Home Brew Review: Hellsize Park Brewing Co

Most of the world’s most celebrated microbreweries in this new golden age of beer that we are now living in actually started life not as a gleaming ready made high-tech facility or even a cobbled together kit in some grimy railway arches. They began in sheds, garages, basements, and kitchens (and in the case of the Padstow Brewing Company a disused and converted surf shower). The architects were men and women passionate about beer and the art of brewing. These enterprising folks then found the courage and support to put together enough money to “scale up” in brewer speak. Many gave up steady safe jobs to try to turn their fervour for fermentation into something bigger and in doing so, not only changed their own lives but touched and awakened thousands of others.

Which got me thinking… What if instead of simply singing the praises of established breweries, I started trying to feature the work of aspiring brewers and brewsters. Perhaps a little incentive and encouragement might be just what they need to make the big leap themselves.

Screen Shot 2016-05-06 at 08.37.09I’ve just lied to you.

The inspiration didn’t come to me from out of the blue. Most ideas require a catalyst, a spark to ignite them; mine is called Jamie. A fellow tour guide at London Brewery Tours he generously gifted me this intriguing taught newspaper wrapped bottle with Evil Goat stridently written on it. The handy work was that of Josh Charig aka Hellsize Park Brewing Co.

 

The full name is actually Evil Goatmilk Saison as I later found out courtesy of Josh himself.

 

Now for those non-geeks out there, Saison (French for season) is a style of beer with its origins in Wallonia (French speaking Belgium). Brewed in farmhouses in the cooler months and stored for the summer it was a refreshing liquid form of payment for the thirsty field workers to drink. Today Saisons are a popular style amongst craft brewers who often add fruit, herbs or spices to the beers. They are often typified by their hazy appearance, spicy sometimes pronounced yeast nose, lively fruit and layered texture.

 

Here’s what Josh had to say when I asked him to tell me a little about himself, thus casting some light onto how I came to have this broadsheet bound chilli infused Saison in my possession.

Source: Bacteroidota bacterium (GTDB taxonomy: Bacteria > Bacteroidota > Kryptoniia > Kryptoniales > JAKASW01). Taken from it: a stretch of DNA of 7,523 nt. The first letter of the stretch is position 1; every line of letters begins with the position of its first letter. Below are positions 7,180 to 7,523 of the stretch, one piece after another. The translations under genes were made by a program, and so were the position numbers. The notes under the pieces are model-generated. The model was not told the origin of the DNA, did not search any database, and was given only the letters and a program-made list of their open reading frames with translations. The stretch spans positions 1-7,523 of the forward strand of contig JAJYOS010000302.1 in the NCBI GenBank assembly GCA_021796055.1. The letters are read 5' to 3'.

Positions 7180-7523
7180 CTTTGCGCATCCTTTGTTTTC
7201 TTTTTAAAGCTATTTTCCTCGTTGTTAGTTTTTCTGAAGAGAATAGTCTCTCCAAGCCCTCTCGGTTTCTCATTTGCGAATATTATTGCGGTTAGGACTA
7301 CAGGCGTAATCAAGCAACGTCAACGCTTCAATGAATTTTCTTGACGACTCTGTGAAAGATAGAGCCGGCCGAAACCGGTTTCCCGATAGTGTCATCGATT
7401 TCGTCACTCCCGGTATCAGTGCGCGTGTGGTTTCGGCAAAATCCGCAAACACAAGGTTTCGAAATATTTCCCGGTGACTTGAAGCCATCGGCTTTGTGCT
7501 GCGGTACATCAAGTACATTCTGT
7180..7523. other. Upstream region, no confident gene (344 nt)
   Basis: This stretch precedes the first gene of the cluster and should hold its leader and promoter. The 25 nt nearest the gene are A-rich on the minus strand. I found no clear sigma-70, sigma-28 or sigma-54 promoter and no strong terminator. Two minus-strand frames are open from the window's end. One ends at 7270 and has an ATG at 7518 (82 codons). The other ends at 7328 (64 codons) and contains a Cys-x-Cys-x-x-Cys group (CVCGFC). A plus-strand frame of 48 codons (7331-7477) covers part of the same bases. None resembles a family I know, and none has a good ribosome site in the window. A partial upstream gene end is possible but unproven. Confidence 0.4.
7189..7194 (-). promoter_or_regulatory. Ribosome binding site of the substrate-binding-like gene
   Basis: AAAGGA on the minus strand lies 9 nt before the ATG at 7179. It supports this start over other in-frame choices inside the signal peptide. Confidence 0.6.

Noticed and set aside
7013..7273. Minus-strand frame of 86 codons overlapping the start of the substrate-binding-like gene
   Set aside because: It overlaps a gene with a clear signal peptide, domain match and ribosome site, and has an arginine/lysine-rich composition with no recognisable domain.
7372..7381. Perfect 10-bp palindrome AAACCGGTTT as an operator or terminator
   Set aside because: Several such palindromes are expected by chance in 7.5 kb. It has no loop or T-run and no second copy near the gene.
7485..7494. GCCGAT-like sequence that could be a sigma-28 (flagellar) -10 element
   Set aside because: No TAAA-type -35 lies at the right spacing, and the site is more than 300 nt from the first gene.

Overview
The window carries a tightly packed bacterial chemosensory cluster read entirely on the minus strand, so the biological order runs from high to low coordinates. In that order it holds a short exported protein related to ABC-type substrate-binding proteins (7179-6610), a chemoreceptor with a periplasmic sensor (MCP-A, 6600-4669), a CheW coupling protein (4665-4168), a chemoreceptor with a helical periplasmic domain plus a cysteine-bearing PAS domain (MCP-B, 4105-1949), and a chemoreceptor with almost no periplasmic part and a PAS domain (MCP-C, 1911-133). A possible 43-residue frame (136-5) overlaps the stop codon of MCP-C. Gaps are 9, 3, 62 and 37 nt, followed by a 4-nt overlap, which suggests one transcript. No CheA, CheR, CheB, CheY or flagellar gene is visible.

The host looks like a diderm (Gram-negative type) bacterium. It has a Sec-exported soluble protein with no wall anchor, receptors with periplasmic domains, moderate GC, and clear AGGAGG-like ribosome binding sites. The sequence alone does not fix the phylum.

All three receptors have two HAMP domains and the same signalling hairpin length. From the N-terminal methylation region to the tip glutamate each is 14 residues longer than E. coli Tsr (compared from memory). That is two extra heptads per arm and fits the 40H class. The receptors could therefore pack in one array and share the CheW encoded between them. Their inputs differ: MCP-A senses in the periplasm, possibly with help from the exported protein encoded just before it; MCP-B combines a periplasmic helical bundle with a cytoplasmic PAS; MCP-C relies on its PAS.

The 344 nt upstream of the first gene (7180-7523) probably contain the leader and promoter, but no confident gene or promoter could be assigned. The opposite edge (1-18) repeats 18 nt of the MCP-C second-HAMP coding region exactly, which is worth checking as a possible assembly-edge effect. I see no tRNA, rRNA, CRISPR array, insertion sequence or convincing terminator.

Two and a half years ago, some friends and I decided to make a batch of our own beer and one drunken night we made one of those beer packs. I instantly fell in love with homebrewing and have been doing it ever since as a “serious hobby”. My wife is a farmer and gardener and we had an opportunity to live in Ireland for about 9 months where she could grow a range of plants and I could concentrate on brewing, and this is where we are now. I brew as much as I can here and am doing a lot of testing and experimenting, whether that’s trying a new technique which will increase my brewhouse efficiency or playing around with a recipe to create something I’ve never even heard of before. I’m using this opportunity to become a better brewer and make better beer.
Whilst in Ireland I’ve been keeping a brewing and beer blog the Honest Beer Guide. I’ve also been writing posts for a couple of other publications. My plan is to make the most out of my stay here in Ireland and learn as much as I can about my system, different ingredients and their effect on the beer, and how to craft the best brews. Back in London, I’m growing a few hop plants, and when my wife and I are settled back there I plan on planting more hops along with other herbs, flowers, and spices which I can use in brewing as I’d also like to make some gruit* ales. I’d even like to have a go at brewing using medieval methods!
As you will have guessed I thought Evil Goatsmilk was excellent.

Screen Shot 2016-05-06 at 08.38.01These were my notes: